Photo Credit: Lewis-Clark State Athletics
Coming into the 2019-20 college basketball season, Lewis-Clark State Warriors guard Josiah Westbrook was more focused than ever.
“The offseason was big for me,” Westbrook said. “My teammate Damek [Mitchell] is from the same area, so all we did was train in the gym and push each other every day. Also, mentally I was engaged, watched more film and let the game come.”
A Matter of Trust
Westbrook’s head coach, Austin Johnson, began to trust the guard more.
“The biggest thing that increased his production was the relationship and trust that he and I developed. And the biggest part of that trust came from how much tougher Josiah was mentally as a competitor and teammate during his senior year,” Johnson said. “The minute his junior year was done, we had countless talks in person and on the phone about how we were only going to go as far as his toughness could take us. For us that toughness meant consistency, coach-ability, who he needed to be as a teammate leader and winner.”
In his first season since transferring from Olympia College (Wash.), Westbrook averaged 7.7 points and 2.8 rebounds per game in 36 games. Prior to this past season, Westbrook’s focus changed, according to Coach Johnson, from his own production to the team’s success.
“His identity was less on scoring and more on winning,” said Johnson. “He still scored and was one of the best shooters in the country statistically, but all of that flowed from making winning the main priority.”
The identity shift showed for Westbrook and Lewis-Clark. In 27 starts, Westbrook finished the season as one of the nation’s best shooters. He averaged 47 percent from the three-point line. His success beyond the arc helped propel Lewis-Clark to a 29-win season, and a legitimate shot at a championship.
Tragedy Strikes the Westbrook Family
During the 2019-20 season, however, Westbrook dealt with tragedy and grief. On Feb. 1, Westbrook’s father passed away. Westbrook’s father, as he explains, was the reason that he played basketball.
“He introduced me to the game of basketball. I would go to the [YMCA] with him every morning when I was little just to watch the open gym and he would rebound for me while I shot every time after,” Westbrook said. “Me playing felt empty without him at first, but he wouldn’t want me feeling that way.”
Westbrook’s father brought him motivation, both before and after his passing.
“It brought me all my motivation,” Westbrook said about his motivation after his father’s death. “Even when he was alive he brought me motivation. He was at every event he could be at with me and always made sure I was ready to go. (He) encouraged me every day about the game.”
NAIA Tournament Cancellation
After Lewis-Clark defeated Carroll College in the Frontier Conference Championship, Westbrook and the Warriors were set to face off against 25-seed Talladega in the first-round of the NAIA National Championship.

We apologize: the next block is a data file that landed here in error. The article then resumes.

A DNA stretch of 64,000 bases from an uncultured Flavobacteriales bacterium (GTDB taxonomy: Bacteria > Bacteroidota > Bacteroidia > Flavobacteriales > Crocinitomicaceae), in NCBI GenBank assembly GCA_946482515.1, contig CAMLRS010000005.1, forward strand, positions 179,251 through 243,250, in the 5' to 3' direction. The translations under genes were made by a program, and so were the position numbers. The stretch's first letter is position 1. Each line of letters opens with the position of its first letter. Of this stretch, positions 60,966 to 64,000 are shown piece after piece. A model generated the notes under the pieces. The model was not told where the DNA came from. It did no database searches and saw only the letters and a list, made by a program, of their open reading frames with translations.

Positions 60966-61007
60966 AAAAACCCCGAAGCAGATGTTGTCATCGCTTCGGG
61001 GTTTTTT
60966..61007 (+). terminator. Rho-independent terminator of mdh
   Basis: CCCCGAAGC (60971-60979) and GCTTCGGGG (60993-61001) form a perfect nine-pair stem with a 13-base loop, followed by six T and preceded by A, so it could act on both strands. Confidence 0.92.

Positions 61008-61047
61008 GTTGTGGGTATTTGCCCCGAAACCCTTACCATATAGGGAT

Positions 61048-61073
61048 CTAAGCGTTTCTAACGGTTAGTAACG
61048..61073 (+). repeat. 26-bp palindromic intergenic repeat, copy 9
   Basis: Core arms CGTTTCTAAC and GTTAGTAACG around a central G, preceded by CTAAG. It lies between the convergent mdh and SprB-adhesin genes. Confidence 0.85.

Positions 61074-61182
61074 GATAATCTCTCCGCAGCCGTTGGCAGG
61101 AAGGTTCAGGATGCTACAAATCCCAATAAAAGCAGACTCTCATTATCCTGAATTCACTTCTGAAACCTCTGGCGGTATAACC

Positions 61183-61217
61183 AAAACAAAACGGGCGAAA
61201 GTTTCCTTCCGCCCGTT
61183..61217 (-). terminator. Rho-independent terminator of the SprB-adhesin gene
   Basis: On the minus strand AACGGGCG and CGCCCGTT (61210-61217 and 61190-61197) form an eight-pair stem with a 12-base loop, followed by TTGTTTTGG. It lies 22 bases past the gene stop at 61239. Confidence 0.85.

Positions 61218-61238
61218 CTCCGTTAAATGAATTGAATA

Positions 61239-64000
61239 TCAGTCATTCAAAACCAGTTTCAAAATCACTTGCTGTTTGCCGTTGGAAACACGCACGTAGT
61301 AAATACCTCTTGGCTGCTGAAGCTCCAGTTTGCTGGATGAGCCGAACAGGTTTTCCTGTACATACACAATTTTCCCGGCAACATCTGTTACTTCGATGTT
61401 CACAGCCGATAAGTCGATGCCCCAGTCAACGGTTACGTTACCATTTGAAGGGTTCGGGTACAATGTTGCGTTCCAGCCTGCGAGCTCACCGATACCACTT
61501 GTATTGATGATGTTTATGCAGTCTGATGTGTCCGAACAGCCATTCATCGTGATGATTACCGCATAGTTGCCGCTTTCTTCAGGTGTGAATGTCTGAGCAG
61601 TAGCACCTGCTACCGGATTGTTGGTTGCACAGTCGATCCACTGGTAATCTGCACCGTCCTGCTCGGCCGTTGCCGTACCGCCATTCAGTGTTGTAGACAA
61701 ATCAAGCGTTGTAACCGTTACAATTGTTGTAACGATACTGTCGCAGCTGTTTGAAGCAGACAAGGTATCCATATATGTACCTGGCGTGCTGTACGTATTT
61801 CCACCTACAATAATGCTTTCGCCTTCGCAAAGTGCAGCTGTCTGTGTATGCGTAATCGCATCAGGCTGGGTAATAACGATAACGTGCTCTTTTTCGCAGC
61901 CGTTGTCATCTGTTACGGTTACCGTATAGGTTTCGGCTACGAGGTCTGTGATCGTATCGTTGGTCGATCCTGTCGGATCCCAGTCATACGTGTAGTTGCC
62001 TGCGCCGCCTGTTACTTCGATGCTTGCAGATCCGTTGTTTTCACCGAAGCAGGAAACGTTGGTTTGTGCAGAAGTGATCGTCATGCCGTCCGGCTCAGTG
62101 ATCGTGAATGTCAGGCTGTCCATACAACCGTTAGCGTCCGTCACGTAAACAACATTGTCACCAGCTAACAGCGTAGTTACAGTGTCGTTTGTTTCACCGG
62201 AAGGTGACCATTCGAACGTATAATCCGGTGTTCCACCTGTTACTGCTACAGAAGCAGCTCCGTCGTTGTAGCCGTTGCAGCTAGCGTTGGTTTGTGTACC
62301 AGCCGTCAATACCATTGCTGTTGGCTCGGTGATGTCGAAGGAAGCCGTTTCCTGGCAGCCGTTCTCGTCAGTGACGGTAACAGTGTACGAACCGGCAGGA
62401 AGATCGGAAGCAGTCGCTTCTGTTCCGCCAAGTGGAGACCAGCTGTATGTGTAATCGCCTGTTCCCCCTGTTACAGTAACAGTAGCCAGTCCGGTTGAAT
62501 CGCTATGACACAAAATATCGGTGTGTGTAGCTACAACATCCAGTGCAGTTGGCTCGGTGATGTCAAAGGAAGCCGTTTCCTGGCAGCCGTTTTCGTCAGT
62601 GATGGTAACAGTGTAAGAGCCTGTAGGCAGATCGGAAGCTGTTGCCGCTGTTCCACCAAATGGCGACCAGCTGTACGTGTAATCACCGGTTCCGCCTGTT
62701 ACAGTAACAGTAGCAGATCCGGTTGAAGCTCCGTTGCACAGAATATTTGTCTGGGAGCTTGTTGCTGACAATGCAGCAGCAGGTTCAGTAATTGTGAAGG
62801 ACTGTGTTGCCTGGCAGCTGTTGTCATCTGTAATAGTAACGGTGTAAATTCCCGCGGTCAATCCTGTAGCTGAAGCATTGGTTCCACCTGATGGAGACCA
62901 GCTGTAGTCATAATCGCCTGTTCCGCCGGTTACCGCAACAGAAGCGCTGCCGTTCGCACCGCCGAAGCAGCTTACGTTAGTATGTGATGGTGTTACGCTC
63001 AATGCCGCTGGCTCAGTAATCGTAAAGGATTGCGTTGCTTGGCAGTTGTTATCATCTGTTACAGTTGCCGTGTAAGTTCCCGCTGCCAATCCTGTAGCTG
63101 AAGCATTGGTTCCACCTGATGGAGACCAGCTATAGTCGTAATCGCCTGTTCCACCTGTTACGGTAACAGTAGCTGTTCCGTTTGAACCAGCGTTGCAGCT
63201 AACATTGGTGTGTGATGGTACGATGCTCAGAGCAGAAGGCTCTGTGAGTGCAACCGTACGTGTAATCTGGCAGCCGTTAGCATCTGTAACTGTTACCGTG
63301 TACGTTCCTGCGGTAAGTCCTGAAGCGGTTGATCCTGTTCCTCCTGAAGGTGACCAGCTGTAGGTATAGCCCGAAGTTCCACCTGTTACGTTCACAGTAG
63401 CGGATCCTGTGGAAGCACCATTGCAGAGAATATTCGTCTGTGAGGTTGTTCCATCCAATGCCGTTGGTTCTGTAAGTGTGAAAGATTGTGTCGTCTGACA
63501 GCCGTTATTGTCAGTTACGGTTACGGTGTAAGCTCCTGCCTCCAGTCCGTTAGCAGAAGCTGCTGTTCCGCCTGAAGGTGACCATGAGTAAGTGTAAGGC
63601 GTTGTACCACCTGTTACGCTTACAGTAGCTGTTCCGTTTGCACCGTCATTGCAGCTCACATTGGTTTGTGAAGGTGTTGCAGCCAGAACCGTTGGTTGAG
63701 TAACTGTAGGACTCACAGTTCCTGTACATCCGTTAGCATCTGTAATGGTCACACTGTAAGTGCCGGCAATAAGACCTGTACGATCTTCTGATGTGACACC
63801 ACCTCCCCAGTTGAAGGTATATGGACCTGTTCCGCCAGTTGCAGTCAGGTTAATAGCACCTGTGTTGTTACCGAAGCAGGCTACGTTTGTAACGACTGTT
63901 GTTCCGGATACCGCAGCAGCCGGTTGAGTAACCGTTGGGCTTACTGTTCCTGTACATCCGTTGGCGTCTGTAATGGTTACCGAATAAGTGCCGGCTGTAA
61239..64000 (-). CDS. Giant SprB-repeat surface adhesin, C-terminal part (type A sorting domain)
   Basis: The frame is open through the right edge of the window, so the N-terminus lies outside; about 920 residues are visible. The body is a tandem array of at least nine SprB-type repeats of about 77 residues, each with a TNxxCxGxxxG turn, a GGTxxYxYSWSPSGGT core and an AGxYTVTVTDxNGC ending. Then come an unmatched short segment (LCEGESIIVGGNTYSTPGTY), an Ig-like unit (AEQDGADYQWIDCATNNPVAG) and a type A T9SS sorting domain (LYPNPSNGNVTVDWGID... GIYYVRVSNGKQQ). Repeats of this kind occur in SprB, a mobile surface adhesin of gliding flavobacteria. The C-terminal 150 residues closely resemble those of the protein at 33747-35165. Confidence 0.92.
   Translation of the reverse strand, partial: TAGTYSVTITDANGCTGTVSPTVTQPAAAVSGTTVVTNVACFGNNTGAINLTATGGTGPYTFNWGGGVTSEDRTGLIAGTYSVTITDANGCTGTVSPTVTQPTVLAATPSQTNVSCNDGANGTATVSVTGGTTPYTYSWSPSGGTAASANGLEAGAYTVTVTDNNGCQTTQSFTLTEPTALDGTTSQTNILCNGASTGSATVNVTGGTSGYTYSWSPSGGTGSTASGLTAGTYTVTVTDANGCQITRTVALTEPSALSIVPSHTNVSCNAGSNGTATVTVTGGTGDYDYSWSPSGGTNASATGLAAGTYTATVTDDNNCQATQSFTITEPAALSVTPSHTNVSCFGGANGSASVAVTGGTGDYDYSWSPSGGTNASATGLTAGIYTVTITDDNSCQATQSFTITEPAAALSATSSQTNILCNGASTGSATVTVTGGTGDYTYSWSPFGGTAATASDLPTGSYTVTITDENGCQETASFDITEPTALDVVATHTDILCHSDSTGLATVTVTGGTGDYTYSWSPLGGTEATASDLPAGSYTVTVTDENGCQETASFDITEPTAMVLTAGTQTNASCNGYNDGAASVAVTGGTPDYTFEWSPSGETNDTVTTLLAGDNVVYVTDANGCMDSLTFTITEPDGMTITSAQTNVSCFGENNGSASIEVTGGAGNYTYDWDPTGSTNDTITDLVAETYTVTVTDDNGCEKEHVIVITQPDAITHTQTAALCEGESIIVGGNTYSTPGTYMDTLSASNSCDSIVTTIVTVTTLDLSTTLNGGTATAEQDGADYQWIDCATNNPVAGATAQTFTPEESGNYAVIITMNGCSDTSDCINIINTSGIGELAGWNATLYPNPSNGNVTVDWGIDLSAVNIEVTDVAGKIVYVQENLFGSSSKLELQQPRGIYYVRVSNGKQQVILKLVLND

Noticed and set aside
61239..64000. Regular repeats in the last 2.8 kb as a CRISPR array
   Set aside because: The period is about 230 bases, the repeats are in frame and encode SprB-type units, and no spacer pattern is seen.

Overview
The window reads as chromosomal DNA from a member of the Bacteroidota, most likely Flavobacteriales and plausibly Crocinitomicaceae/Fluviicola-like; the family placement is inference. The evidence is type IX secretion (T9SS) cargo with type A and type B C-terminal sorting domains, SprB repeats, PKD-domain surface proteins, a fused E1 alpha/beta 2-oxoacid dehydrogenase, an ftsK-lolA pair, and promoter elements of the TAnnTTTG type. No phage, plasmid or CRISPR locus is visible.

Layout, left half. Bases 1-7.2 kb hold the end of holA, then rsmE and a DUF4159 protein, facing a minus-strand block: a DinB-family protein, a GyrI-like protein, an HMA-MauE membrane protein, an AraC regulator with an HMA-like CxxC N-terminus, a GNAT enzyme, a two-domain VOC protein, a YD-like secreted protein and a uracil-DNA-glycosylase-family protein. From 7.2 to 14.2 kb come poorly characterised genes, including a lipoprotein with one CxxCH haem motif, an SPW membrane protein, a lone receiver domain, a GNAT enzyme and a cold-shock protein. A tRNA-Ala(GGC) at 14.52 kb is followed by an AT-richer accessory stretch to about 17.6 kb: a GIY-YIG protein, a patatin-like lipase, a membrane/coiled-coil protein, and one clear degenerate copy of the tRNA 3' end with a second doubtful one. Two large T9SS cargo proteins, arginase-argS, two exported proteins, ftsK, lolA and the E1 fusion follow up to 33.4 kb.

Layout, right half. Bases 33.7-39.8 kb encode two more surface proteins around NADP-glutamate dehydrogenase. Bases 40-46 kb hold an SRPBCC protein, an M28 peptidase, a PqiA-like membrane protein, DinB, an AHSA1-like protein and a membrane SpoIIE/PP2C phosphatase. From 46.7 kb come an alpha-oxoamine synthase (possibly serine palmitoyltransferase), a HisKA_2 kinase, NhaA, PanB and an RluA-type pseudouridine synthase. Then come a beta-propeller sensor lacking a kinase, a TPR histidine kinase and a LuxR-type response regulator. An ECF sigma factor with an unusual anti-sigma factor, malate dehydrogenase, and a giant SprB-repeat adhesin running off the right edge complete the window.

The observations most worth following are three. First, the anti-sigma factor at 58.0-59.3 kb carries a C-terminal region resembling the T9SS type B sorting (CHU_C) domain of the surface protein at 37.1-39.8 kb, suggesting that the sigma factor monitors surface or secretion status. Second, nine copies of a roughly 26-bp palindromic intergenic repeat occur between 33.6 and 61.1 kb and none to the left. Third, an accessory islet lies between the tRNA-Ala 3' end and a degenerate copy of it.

Unfortunately, the game would never happen. Before it could, the NAIA announced the cancellation of its winter sports tournaments. Westbrook found out of the cancellation through a text message and a notification on his phone.
“I learned when my teammate texted me saying everything’s canceled,” Westbrook said. “I then got an ESPN notification about all the major (Division I) conference tournaments getting canceled and everybody started following the trend.”
With talks of the NAIA closing the tournament games to fans, Westbrook didn’t expect the tournament to be canceled.
“I had no thought of the tournament being canceled; I heard about no fans being there an only having family. But I thought everything was still in place,” said Westbrook. “It would have felt different, but I wanted a ring bad.”
Lewis-Clark only had two seniors on their roster: Westbrook and guard Conner Moffatt. With the talent Lewis-Clark had, Johnson thought they had a legitimate chance of winning a championship. With the news of the tournament being canceled, Johnson’s reaction was one of heartbroken for the seniors.
“I was heartbroken for Josiah and Conner Moffatt. The amount of work and sacrifice those two had put into their careers and this program was immeasurable. So to not have them get a chance to compete again and on the national stage was very disappointing and sad,” Johnson said. “As a competitor, everything points to that senior year of college and the expectations that come with it (especially when you are playing on a great team.”
Despite his senior season ending prematurely, Westbrook finished his career at Lewis-Clark State as the winningest two-year players in the program’s history with 59 wins.
“Josiah has had a tremendous impact on our program over his two years. He has a variety of different roles on the team. As a junior, he started about the first half of the season, but then we moved him out of the starting lineup and used him as a scorer off the bench,” said Johnson. “His senior year, he was a day 1 starter and was one of the best players in the league. We talk to our guys all the time that the most important stat in basketball is: WINNING. And no player in school history has won more than he has over a two-year span.”